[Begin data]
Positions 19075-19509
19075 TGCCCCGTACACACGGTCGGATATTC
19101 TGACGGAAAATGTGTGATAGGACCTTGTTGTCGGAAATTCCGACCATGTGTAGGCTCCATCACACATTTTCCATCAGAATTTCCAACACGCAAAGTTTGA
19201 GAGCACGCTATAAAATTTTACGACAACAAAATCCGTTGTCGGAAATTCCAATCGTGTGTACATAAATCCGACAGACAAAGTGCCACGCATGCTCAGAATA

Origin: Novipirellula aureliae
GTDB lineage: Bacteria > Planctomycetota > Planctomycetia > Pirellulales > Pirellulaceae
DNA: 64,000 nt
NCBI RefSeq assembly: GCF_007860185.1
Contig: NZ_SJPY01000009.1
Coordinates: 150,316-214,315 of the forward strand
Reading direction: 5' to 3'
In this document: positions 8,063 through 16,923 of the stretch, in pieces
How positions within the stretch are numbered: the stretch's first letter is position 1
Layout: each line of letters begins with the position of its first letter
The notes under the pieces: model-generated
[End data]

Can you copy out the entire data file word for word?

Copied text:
Positions 19075-19509
19075 TGCCCCGTACACACGGTCGGATATTC
19101 TGACGGAAAATGTGTGATAGGACCTTGTTGTCGGAAATTCCGACCATGTGTAGGCTCCATCACACATTTTCCATCAGAATTTCCAACACGCAAAGTTTGA
19201 GAGCACGCTATAAAATTTTACGACAACAAAATCCGTTGTCGGAAATTCCAATCGTGTGTACATAAATCCGACAGACAAAGTGCCACGCATGCTCAGAATA

Origin: Novipirellula aureliae
GTDB lineage: Bacteria > Planctomycetota > Planctomycetia > Pirellulales > Pirellulaceae
DNA: 64,000 nt
NCBI RefSeq assembly: GCF_007860185.1
Contig: NZ_SJPY01000009.1
Coordinates: 150,316-214,315 of the forward strand
Reading direction: 5' to 3'
In this document: positions 8,063 through 16,923 of the stretch, in pieces
How positions within the stretch are numbered: the stretch's first letter is position 1
Layout: each line of letters begins with the position of its first letter
The notes under the pieces: model-generated